“I don’t like making big decisions right after the season. There are just too many emotions involved,” Telesco said. “You need to take a step back a little bit. So that’s what we did, just looked at all the different options. It’s a complex decision to make. I mean, he’s a legend here. But at the same time, the bigger thing was to try to get to get to a resolution as quickly as possible so everybody could kind of plan their next step.”

So as the Chargers held a day-long meeting to map out the 2020 offseason, the quarterback situation was at the top of the docket. By then, they were aware of where Rivers stood, and Rivers wasn’t oblivious to the team’s position, either. On Friday, Telesco finalized the divorce with Sexton. On Saturday morning, he discussed it with Rivers. And just like that, the book was closed on the most prolific run a Chargers quarterback has ever had.

“It’s really hard, because he’s the starting quarterback, which is the most important position on the field, and he’s been here for 16 years, and he’s played at a high, high level for a long, long time,” Telesco said. “You’re talking about a legend as a player here, a legend as a teammate, he’s a legend as a parent, I mean, he’s done so much for this organization. And it’s natural when players go on the field and play with the passion he does, every game, every practice, that there are emotions involved from a front-office standpoint, too.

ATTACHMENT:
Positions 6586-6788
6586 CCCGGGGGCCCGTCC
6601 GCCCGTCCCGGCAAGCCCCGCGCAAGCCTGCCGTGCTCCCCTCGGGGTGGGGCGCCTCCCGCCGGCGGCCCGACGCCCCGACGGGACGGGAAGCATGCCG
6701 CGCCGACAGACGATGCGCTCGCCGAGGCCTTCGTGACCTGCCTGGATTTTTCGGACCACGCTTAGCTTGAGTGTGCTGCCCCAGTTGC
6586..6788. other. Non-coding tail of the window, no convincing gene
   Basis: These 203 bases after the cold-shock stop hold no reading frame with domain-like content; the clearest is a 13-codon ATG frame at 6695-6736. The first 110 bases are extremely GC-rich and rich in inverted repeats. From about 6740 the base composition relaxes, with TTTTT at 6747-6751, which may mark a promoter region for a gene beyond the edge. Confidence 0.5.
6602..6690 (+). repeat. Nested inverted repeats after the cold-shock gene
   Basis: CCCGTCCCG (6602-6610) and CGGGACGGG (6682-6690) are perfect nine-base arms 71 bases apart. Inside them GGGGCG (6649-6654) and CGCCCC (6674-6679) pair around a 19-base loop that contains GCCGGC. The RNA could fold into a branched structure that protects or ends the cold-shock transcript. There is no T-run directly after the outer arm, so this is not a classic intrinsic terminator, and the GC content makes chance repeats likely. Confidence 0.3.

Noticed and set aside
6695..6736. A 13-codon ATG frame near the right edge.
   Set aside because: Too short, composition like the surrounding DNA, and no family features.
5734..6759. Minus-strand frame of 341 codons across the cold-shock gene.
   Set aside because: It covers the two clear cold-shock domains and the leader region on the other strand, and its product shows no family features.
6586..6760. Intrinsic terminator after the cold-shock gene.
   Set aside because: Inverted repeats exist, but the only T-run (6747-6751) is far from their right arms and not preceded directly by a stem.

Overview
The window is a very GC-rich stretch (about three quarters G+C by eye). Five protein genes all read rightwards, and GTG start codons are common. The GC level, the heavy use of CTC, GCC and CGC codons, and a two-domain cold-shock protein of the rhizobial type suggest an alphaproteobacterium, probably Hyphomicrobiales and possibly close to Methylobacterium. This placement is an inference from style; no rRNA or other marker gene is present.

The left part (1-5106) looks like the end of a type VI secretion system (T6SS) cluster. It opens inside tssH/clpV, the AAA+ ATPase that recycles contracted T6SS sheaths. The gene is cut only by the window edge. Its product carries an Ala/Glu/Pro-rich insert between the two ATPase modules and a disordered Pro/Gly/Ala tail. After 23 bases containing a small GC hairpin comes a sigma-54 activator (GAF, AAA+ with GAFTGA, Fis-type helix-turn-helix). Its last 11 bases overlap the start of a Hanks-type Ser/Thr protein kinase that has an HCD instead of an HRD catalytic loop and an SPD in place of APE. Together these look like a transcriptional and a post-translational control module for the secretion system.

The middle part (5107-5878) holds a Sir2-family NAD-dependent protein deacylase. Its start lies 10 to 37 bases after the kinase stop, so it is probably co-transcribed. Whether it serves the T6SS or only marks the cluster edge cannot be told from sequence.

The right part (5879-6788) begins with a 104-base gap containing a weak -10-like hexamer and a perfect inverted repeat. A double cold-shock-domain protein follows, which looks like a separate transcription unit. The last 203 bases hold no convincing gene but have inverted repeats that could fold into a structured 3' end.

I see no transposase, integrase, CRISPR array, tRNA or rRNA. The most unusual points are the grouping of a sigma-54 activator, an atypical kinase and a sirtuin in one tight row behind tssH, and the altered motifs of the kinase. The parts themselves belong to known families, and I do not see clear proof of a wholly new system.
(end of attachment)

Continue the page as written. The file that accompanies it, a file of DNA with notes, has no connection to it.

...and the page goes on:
“You also have to look: What’s best for the whole organization, what’s best for the football team both in 2020 and beyond that? But no, it’s hard. You spend a lot of time with these players. And obviously the players that are here a long time, you get attached to them.”

It also won’t be forgotten what Rivers did the last three years—and this plays to Telesco’s line about Rivers the parent—as the team moved up the 5 from San Diego to Orange County. He and his wife decided it best that the kids (there are nine of them now) stay where they were, and he bite the bullet and make the 90-mile commute to work.

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Telesco did a double take at first. But it didn’t take long for him to fall back on three simple words: I trust Philip. Rivers, in turn, hired a driver, retrofitted a conversion van so he could watch tape in the back, and resolved to not let the unique circumstance get in the way.

“He made the best choice for his family,” Telesco said, “and it never affected his football performance at all. Never affected his time in the building, never affected his treatment, his meetings, anything like that. After he first told us he was planning on doing it three years ago, I gave it some thought then and I just remember thinking to myself—I trust Philip, and if it doesn’t work, he’ll make some adjustments to it.